I continue to discuss topics proposed a few weeks ago by readers. Next up is this from Matt from Santa Rosa, California:
When I read about the 20-cent coin that was issued by the Mint only between 1875 and 1878 I hear about how no one liked the coin and they did not circulate. When I look to buy one for my type set most of what I see for sale are circulated coins. If the coin did not circulate where are all the Uncirculated 20-cent pieces?
I will answer in two parts—this week, continuing into next week:
The 20-cent piece, called by some a double dime, was born of the “Silver Question,” the great political issue of the 1870s. In the West, particularly at the Comstock Lode in Virginia City, Nevada, but also in other locations, silver was mined in ever-increasing quantities in the 1860s and found a ready market for coinage, not only domestically, but worldwide. In the 1870s that changed when several European countries reduced the silver content of their coins and, domestically, there was more silver metal available than needed for coinage. In the 1860s a silver dollar contained a dollar’s worth of metal based on the bullion price.
When the price was falling in the 1870s, there was a call by Western mining interests and citizens for the free and unlimited coinage of silver. In 1873 the trade dollar, a new denomination, was launched, and depositors of that metal could take their return in these coins, which were of 90% silver and weighed 420 grains. These were made legal tender at face value and took the place of the 416-grain Liberty Seated silver dollars discontinued in February 1873, by the same coinage act that created the trade dollar. Silver output continued apace, and by the summer of 1876, the price had dropped to the point that a trade dollar had less than a dollar in silver at the market price. On July 22 of that year, Congress abolished the legal tender status.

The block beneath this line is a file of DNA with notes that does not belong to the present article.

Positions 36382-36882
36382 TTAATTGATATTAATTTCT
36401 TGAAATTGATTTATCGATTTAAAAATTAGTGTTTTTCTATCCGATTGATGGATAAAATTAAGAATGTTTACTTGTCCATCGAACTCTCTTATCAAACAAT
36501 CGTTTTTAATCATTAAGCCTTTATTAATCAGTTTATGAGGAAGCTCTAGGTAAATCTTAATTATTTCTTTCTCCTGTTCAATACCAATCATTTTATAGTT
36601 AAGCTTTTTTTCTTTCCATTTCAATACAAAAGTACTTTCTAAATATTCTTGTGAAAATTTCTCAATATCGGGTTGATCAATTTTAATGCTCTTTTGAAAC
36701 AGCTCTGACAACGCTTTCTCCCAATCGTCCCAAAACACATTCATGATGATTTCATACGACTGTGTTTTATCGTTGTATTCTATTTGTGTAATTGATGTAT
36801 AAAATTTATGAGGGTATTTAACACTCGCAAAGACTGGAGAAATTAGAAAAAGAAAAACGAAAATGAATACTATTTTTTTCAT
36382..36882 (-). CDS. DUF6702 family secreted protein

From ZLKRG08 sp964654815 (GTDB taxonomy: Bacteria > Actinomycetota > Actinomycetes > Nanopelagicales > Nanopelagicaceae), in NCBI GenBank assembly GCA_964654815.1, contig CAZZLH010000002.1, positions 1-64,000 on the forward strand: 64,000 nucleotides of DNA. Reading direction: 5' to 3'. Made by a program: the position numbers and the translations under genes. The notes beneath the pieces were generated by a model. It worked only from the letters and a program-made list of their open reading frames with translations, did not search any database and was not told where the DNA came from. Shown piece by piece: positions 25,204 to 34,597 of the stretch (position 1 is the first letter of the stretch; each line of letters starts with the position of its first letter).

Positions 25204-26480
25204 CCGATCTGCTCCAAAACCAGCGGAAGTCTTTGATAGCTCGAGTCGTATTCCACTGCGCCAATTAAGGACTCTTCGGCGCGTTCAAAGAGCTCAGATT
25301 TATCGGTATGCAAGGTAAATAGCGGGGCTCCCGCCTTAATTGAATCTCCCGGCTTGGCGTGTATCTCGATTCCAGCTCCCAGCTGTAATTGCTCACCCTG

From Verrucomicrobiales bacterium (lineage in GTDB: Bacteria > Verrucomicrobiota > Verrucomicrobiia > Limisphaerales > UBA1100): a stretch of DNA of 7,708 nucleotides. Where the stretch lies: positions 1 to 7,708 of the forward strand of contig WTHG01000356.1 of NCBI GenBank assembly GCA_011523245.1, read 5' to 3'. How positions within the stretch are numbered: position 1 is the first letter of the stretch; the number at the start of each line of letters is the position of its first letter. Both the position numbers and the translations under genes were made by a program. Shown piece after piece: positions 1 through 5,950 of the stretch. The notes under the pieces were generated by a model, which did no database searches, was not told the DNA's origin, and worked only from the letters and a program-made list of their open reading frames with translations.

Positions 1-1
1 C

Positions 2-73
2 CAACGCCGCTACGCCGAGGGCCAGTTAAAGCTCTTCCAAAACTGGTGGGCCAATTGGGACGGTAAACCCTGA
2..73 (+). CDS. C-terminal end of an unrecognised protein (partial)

In the meantime, in 1874, Senator John P. Jones of Nevada proposed that a new denomination would increase the use of silver. The double dime would be convenient in circulation as it would replace two dimes. There were a couple of problems. First, in the East, silver coins had not been used in circulation since the spring of 1862 when uncertainty about the outcome of the Civil War prompted citizens to hoard every silver coin in sight. By that time, gold had already disappeared. Legal Tender bills took their place, but could be exchanged at par only with other Legal Tender bills, not for silver or gold. It was thought that when the war ended in April 1865, silver would return. That did not happen, as the financial stability of the Treasury Department remained in question. Accordingly, it was not until after April 20, 1876, that silver coins returned to commerce.
In the West, Legal Tender bills were illegal under the California State Constitution, which prohibited paper money. Silver and gold coins remained in circulation, a curious situation. Accordingly, when Senator Jones proposed the 20-cent piece in 1874, it could only circulate in the West. Pattern coins were made in 1874, and the first coins for circulation in 1875. Another problem arose: It was easy enough to use dimes in circulation or to use quarters. The twenty-cent piece fell betwixt and between.
Next week: Part two, collecting 20-cent pieces.